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Abhijeet Yadav
Abhijeet Yadav

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Binding translations to views

This post is last in the series of react i18n integration.

In the previous post we went over how our TranslationServiceProvider exposes API method for our components to consume.

Now a ideal place for TranslationServiceProvider would be inside the root component. When our application is getting initialised, react-i18n exposes ready boolean flag which can be accessed using the useTranslation hook.

import React from "react";
import "./styles.css";
import "antd/dist/antd.css";
import { Spin } from "antd";
import { useTranslation } from "react-i18next";
import { Router } from "react-router-dom";
import { TranslationServiceProvider } from "./providers/TranslationServiceProvider";
import { AppRoutes } from "./routes/index";
import { createHashHistory } from "history";
import "./i18n";

const BrowserHistory = createHashHistory();
export default function App() {
  const { ready } = useTranslation();
  return (
      {!ready ? (
        <Spin className="suspense-spinner" size="large" />
      ) : (
          <Router history={BrowserHistory}>
            <AppRoutes />
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Once we have encapsulated our main component with TranslationServiceProvider we should now be able to access all the API method provided by TranslationServiceProvider.

If you remember in the previous post I'd mentioned different ways to consume provider methods for class based and functional component. We will have a look at those in this post.

when we say we want to translate textual contents embedded inside our components, we essentially mean to say, if there's any way can link or bind the textual content inside the component with the one mentioned in the .json file.

react-i18n let's us do that with a set of helper function namely

  • t (t short form for translate)
  • <Trans></Trans> (to translate contents with html tag)
  • <Translation></Translation> (comes handy when translating a standalone texts that are not inside any components)

Let's have a look how we'd inject this helper methods in our class and functional component

import { withTranslation } from 'react-i18next';
import { TranslationServiceHelper } from 'HOC/TranslationServiceHelper';
class ToBeTranslated extends React.pureComponent{
  render() {
    const { t, currentLanguage } = this.props;
    return (

ToBeTranslated = withTranslation()(ToBeTranslated);
export default compose(TranslationServiceHelper)(ToBeTranslated);
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In the above example if you can see () empty parenthesis adjacent to withTranslation. The empty parentheses is where you specify which the namespace should the component look into for resolving the translations. if no namespace is mentioned in withTranslation, default namespace is used for lookup.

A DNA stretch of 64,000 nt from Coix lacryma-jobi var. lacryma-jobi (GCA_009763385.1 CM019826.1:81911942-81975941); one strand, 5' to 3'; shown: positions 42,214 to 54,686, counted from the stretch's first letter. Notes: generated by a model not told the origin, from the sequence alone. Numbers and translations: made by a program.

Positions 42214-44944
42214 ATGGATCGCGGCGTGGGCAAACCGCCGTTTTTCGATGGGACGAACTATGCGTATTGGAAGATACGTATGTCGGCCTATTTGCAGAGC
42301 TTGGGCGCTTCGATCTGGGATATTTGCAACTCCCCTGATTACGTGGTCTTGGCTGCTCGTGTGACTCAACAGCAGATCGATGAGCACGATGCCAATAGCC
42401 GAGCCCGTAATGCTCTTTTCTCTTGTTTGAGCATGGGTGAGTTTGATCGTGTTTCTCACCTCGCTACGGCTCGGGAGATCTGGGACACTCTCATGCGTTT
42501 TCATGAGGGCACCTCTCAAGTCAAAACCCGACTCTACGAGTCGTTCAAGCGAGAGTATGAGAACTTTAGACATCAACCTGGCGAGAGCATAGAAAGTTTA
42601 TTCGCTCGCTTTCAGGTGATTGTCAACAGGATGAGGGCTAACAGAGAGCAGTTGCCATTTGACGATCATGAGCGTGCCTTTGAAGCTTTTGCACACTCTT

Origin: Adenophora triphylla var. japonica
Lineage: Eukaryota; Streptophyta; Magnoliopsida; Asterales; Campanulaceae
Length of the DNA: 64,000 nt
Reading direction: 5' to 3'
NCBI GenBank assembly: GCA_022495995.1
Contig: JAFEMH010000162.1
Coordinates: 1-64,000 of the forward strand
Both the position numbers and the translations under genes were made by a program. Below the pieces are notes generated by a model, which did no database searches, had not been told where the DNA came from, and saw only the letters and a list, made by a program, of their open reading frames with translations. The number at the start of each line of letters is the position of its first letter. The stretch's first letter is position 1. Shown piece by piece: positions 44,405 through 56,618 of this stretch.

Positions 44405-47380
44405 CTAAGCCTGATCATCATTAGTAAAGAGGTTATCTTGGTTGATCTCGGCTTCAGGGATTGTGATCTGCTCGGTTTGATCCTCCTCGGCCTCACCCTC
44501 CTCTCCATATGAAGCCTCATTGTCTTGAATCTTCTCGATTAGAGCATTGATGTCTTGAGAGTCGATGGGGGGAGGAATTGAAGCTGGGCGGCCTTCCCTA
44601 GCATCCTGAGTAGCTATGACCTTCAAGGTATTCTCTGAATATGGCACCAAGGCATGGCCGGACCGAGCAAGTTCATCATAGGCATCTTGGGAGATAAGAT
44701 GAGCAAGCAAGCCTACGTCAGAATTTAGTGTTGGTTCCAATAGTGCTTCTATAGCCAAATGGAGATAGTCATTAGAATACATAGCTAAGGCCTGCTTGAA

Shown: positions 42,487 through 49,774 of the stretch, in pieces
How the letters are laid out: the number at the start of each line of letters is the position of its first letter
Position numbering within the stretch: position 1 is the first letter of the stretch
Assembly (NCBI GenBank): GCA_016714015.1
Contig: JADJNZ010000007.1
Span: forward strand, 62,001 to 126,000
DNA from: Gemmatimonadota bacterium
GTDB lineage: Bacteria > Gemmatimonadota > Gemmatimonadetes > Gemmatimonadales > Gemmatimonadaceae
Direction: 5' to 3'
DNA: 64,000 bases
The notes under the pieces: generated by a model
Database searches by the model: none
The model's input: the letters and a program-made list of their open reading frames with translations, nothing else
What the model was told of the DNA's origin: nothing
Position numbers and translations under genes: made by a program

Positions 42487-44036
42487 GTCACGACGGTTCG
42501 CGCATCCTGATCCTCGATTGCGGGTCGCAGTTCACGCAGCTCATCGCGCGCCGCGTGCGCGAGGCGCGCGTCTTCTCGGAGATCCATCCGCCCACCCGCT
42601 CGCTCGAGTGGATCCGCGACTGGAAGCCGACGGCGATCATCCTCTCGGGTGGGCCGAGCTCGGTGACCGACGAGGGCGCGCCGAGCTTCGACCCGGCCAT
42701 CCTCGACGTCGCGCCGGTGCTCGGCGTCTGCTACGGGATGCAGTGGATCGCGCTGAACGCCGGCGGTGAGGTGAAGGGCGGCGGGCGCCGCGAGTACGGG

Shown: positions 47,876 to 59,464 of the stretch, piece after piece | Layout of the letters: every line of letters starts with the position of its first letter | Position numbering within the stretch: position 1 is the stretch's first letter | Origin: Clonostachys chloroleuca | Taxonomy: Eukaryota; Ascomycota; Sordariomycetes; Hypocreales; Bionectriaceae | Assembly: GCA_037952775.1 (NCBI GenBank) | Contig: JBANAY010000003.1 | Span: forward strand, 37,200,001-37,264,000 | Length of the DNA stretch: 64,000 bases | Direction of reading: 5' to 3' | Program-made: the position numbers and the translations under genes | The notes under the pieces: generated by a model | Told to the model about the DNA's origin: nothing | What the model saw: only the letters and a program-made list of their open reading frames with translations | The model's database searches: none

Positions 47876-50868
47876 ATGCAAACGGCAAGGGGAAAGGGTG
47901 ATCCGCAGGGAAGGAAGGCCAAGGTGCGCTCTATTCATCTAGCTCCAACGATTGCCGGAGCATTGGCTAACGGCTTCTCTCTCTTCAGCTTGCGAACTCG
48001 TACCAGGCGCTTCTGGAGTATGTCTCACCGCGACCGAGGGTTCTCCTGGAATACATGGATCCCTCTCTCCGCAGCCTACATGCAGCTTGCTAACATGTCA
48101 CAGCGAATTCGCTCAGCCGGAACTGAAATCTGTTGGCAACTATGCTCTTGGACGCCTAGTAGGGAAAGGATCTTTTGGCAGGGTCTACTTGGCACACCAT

Alternatively we can also define the namespace to look for inside the t helper function.

The helloworld inside the t helper function is the key inside the json file that binds the translated content.

render() {
    const { t, currentLanguage } = this.props;
    return (
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The above is how you'd for class components, what if I have a functional component. Well, in that case we can make use of useTranslation hook.

import { useTranslation } from 'react-i18next';
const ToBeTranslated = ({}) => {
 const { t } = useTranslation('home');
 return (
export default ToBeTranslated
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The t helper function suffices for only textual content, what if you have to translate below content.

 <span style={{color:'red'}}>free</span>
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Translating the above content is one thing, but how do we define keys for above contents inside json file

"key": "Sus <1>GRATIS</1> Siempre!"
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see how <1></1> is substituted instead of . For every html tag we have incrementing numbers inside the json file. <1></1>, <2></2>.

For translation we can use Trans component provided by react-i18n.

<Trans i18nKey="key">
  <span style=style={{color:'red'}}>FREE </span>
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If you plan to scale i18n in your application by including multiple locales, you may wish to load translation based on route. Instead of downloading all the translations in one go it makes sense to download them based on routes.

Let's start by adding useEffect to watch for location

useEffect(() => {
    const pathNameTerms = locationPath.includes("/terms");
    const pathNameHome = locationPath.includes("/home");
    if (pathNameTerms) {
    } else if (pathNameHome) {
}, [props.location]);
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The above peace of code watched for route changes and loads appropriate namespace. It also changes the default namespace to terms and home respectively.

That's it for this series. You can see the above lessons in action below. You can also find the github repo containing all codes mentioned in this series here

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